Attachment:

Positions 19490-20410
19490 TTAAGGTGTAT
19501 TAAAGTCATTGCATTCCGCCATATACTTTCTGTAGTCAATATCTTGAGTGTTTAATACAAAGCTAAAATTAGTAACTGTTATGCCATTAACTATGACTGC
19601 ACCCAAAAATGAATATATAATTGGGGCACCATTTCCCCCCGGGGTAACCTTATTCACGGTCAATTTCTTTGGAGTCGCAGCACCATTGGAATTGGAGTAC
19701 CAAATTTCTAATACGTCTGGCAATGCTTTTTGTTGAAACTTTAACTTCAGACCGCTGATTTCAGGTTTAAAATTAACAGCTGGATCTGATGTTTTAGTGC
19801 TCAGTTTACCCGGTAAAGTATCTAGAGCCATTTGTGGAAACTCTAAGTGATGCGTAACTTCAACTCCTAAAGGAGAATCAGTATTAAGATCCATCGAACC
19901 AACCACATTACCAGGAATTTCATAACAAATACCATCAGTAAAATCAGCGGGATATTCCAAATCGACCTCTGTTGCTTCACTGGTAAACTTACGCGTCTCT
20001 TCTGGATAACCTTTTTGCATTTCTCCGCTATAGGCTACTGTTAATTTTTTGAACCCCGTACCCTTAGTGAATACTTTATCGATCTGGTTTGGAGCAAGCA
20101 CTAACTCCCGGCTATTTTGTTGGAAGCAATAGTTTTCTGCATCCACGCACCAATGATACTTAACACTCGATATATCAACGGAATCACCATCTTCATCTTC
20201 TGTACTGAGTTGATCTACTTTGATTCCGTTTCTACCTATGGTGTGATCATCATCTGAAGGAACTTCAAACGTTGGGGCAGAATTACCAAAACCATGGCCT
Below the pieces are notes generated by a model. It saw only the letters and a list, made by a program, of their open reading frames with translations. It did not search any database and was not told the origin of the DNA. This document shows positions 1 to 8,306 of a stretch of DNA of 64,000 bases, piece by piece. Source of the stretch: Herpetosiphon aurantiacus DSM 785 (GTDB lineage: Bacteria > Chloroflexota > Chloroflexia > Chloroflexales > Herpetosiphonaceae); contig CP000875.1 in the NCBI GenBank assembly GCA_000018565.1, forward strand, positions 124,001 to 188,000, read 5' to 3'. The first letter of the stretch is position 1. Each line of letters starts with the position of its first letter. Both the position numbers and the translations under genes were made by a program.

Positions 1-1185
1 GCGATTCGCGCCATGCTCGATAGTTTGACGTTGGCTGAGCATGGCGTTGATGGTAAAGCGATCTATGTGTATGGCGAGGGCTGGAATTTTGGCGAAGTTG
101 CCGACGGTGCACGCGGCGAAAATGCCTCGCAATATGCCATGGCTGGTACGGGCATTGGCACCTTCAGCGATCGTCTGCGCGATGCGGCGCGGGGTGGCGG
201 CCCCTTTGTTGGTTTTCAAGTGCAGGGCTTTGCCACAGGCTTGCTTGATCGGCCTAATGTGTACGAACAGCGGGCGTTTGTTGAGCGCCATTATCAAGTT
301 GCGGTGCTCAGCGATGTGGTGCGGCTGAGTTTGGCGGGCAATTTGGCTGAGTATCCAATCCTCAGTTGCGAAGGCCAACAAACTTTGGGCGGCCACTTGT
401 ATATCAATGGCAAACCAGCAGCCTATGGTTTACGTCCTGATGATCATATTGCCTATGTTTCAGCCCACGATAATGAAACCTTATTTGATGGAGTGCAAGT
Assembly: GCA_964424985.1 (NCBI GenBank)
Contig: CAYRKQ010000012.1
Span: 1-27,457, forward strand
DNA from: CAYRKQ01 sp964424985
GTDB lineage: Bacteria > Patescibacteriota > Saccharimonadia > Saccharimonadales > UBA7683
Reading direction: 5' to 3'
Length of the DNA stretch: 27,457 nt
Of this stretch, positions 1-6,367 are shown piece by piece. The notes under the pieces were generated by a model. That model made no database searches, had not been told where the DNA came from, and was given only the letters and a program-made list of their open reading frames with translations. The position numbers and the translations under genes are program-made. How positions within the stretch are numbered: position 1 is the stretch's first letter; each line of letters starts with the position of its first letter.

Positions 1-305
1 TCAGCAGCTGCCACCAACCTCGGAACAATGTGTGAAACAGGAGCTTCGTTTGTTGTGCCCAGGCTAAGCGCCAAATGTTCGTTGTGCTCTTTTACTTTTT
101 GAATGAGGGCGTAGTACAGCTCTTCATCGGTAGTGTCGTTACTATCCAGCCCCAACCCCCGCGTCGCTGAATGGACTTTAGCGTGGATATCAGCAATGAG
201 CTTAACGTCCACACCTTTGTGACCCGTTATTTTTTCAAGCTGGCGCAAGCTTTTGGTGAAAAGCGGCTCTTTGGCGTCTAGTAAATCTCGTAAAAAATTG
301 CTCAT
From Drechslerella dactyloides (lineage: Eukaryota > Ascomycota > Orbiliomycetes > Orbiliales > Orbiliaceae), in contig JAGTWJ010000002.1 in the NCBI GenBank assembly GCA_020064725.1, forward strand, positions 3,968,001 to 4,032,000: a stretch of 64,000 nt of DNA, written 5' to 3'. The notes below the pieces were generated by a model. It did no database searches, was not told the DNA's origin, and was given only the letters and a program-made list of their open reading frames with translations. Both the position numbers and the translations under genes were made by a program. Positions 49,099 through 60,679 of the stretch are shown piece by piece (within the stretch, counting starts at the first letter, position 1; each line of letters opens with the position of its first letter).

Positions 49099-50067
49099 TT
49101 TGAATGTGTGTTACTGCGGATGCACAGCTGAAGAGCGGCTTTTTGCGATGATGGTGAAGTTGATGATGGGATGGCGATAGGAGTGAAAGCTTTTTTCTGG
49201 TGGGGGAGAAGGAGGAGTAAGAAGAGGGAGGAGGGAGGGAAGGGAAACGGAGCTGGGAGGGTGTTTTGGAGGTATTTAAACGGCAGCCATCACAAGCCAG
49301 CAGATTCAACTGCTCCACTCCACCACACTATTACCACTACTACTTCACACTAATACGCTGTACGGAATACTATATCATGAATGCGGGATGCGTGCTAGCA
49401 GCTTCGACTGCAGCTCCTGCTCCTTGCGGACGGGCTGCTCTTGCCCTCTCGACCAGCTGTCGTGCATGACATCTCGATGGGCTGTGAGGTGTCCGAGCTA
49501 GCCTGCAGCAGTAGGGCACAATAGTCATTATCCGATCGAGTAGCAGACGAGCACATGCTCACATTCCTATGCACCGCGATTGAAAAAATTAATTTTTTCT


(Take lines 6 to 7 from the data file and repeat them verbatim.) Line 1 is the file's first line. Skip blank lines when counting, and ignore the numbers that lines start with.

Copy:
19801 TCAGTTTACCCGGTAAAGTATCTAGAGCCATTTGTGGAAACTCTAAGTGATGCGTAACTTCAACTCCTAAAGGAGAATCAGTATTAAGATCCATCGAACC
19901 AACCACATTACCAGGAATTTCATAACAAATACCATCAGTAAAATCAGCGGGATATTCCAAATCGACCTCTGTTGCTTCACTGGTAAACTTACGCGTCTCT